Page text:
endings are malleable

Sometime a week ago, there were three parts of Moon of Eris that still needed work – the last development of the B section, how that B section lead to the A’ prime section, and the very ending (I had already written the A’ section a month or so ago because i knew that the B section was going to head there, it was just a matter of how to get there.)

I started playing through the B section i had already written in Finale and then in my head to try to monitor the pacing of it and figure out how to get out of it, and then sometime a half hour later when i was taking a break (i might have been at the grocery), the ending sixteen measures of the piece instantly appeared in my head.

Occasionally that happens, where the right thing for the piece just pops in my head out of nowhere, as if to say, “duh, mendel.  what else could it be?”

When i got home I wrote down a description of what happened in text, confident that i’d remember what it sounded like, and writing the words was incredibly gratifying.  The ending of this piece is something i had been struggling with – the A’ material was strong, but wasn’t leading anywhere yet, and i didn’t know where i wanted to take it.  To have a definite idea of how i was going to get there felt like seeing the light at the end of the tunnel – all i needed to do was fill in the details and the piece that i had struggled so much with and fell so behind on was finally going to hit that hump of completion.

Between craziness at work and catching up on some much needed socializing, i ended up shelving the piece for a few days.  When i came back to it, i was revisiting the B to A’ transition, struggling because the method i was currently exploring felt stale – the way it was leading was a gradually increasing density of parts that would abruptly turn into unison hits – i initially started that way to give it a unifying element since it was a variant of how the A section led to the B section, but since i also used that technique multiple times in the B section itself, to do it a fourth or fifth time in the piece and end it the same way started to feel less like a unifying element and more like a tired overbearing repetition.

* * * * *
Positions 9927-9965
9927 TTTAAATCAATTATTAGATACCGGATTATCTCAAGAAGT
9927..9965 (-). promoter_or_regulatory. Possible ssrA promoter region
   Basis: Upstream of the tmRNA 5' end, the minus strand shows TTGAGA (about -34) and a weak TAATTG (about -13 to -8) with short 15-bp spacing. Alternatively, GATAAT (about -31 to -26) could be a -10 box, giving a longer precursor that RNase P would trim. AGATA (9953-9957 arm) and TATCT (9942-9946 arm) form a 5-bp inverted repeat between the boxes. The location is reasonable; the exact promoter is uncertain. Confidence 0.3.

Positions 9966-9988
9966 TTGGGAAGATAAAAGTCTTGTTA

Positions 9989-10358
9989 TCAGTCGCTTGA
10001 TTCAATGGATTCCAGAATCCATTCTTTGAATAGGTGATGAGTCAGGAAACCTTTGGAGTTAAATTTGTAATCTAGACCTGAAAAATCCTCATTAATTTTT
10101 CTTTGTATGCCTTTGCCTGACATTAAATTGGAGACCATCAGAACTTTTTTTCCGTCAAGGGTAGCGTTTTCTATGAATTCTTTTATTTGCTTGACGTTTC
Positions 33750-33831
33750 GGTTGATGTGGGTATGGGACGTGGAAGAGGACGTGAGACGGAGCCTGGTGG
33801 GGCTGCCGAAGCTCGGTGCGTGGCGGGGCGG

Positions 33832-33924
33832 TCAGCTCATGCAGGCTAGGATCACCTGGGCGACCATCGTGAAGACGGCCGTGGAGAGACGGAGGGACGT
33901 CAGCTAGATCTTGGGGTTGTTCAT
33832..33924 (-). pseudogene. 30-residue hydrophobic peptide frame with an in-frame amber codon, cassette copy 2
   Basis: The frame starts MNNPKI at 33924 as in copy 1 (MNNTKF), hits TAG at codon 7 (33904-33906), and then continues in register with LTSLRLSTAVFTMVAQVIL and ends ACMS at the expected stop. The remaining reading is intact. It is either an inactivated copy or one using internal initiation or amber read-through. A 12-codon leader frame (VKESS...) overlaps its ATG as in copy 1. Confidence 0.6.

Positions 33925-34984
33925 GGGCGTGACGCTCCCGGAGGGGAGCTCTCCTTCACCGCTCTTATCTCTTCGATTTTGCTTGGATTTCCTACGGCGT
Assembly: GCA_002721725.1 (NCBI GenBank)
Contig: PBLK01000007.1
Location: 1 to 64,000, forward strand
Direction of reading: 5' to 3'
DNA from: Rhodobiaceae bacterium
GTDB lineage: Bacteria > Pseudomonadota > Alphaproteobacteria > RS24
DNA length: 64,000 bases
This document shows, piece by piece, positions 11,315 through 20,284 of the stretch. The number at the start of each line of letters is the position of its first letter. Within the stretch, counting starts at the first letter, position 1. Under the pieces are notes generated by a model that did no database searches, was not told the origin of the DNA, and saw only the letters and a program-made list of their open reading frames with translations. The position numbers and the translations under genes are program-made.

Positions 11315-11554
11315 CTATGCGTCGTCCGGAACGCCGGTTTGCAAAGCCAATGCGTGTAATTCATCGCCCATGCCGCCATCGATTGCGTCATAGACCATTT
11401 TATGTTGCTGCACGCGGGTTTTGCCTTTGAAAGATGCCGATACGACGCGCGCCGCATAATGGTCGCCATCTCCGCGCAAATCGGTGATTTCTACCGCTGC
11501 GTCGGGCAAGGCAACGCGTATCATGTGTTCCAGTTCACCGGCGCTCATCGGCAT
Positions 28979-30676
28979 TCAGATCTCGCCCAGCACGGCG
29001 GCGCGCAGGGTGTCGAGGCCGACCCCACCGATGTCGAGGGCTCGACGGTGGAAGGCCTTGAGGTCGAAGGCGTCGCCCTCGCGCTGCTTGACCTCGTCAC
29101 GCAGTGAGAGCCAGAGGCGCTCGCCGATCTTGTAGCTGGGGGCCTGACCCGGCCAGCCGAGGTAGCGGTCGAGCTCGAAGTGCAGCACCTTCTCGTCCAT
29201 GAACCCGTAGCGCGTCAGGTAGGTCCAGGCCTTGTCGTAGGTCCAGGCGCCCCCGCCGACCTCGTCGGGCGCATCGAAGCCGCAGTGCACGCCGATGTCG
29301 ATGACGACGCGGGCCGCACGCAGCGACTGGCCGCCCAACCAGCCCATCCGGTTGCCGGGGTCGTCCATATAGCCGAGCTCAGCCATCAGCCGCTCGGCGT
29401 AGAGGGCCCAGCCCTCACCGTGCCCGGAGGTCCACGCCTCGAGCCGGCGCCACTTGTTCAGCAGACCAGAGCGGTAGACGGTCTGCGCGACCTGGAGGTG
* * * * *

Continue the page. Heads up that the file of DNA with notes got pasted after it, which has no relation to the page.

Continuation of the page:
Tonight i started to go a different direction with the material leading to the recap, something that sparked in my head a few days ago.  The new direction feels right for the piece – but it bridges the transition to the A’ material so differently that that A’ section i wrote about a month ago might get thrown out, which means that those perfect sixteen measures which are pretty still well etched into my memory might not actually make it into the piece – sure it’ll end in a similar way, but it won’t be the same.